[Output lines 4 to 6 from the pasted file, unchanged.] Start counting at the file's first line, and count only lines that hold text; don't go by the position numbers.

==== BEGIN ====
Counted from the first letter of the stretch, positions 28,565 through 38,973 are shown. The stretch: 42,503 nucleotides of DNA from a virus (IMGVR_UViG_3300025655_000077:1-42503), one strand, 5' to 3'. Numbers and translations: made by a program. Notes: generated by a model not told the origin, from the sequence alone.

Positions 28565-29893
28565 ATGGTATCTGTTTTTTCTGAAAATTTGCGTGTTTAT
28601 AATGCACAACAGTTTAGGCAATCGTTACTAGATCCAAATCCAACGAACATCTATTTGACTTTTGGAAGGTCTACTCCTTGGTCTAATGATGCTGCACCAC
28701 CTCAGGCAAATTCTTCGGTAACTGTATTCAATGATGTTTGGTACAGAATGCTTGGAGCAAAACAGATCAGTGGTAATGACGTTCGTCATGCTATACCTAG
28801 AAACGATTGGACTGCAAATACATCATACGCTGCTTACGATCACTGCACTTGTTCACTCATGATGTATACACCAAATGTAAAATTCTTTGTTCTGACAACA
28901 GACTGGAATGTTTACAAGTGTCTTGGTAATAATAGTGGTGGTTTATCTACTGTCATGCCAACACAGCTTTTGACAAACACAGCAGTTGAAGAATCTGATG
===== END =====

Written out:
28601 AATGCACAACAGTTTAGGCAATCGTTACTAGATCCAAATCCAACGAACATCTATTTGACTTTTGGAAGGTCTACTCCTTGGTCTAATGATGCTGCACCAC
28701 CTCAGGCAAATTCTTCGGTAACTGTATTCAATGATGTTTGGTACAGAATGCTTGGAGCAAAACAGATCAGTGGTAATGACGTTCGTCATGCTATACCTAG
28801 AAACGATTGGACTGCAAATACATCATACGCTGCTTACGATCACTGCACTTGTTCACTCATGATGTATACACCAAATGTAAAATTCTTTGTTCTGACAACA